The FTC’s second area of concern for Funeral Rule revisions is titled Crematory Fees and Additional Costs. For this post, we are going to look at Issues 16 and 17. Funeral consumer advocates are focused on the fact that many funeral homes do not own their own crematory and therefore outsource that service to a trade crematory. The consumer advocates want funeral homes to be required to disclose what they pay for crematory services. The intent here is to show what type of markup the funeral home charges on direct cremation arrangements (and other cremation arrangements). While these two issues do not reference trade embalming, we can see the advocates pushing for similar disclosures when embalming is also outsourced.
While there may be merit in a disclosure that a funeral provider must outsource cremation services, a requirement to post the crematory fee or a range of fees will be problematic. This would require funeral providers to update the price list not only for their own changes but also when each third party crematory changes their charges. In some service areas, funeral providers use multiple trade crematories. Their preference may depend on quality of service, prices and work load.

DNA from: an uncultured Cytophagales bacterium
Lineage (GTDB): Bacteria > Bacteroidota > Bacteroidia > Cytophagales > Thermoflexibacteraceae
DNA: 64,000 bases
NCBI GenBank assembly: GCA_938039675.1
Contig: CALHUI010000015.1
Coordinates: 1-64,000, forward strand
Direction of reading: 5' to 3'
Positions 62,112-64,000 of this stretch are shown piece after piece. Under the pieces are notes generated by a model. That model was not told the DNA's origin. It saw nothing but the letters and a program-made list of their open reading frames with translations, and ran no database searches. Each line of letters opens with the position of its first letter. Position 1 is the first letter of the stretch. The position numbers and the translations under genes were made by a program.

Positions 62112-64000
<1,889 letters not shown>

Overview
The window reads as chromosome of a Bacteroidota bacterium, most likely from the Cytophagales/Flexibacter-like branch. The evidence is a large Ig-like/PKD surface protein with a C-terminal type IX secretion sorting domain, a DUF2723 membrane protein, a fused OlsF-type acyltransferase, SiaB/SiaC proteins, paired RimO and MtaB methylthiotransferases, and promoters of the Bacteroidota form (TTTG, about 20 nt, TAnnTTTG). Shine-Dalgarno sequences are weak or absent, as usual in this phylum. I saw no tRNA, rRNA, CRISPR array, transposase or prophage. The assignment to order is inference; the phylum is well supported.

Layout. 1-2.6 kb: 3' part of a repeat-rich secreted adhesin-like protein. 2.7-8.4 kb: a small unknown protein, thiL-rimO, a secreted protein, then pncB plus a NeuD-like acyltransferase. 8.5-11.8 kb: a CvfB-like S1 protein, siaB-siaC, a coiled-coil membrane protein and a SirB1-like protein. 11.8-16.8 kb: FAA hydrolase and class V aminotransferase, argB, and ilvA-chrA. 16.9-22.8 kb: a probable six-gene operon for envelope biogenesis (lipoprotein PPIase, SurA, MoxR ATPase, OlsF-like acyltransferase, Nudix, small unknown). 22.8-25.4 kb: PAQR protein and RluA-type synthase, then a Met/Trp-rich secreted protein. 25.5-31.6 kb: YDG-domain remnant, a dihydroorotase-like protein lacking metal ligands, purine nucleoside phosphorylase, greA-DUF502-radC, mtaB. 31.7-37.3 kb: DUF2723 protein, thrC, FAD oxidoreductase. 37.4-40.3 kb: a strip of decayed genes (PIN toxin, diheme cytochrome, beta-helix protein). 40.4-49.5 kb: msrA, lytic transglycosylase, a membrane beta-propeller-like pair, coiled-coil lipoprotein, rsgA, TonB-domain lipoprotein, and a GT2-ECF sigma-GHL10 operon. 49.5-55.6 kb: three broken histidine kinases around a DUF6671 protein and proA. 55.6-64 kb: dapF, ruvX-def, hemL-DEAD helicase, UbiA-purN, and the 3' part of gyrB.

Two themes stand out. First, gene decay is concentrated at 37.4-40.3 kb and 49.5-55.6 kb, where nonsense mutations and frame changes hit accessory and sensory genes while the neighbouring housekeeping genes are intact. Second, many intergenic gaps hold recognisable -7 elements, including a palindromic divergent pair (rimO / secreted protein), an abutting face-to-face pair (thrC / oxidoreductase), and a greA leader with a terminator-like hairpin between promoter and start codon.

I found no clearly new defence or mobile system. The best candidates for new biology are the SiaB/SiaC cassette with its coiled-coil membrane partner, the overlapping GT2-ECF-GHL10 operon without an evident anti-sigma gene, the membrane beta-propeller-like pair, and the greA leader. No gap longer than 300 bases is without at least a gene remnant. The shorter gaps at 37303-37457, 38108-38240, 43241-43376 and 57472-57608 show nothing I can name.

These two issues seem motivated by advocates’ desire to drill down in to GPLs to show mark ups in all cremation prices. While the issues are cloaked in ‘a discovery of direct cremation prices’, once the 3rd party crematory fee is disclosed assertions can be made about all of the provider’s cremation pricing. This goes deeper than the Funeral Rule’s intent. We think that consumers have a legitimate interest in knowing if 3rd party crematories are used, and who they are. Consumers would want to know of the quality of services provided by such entities.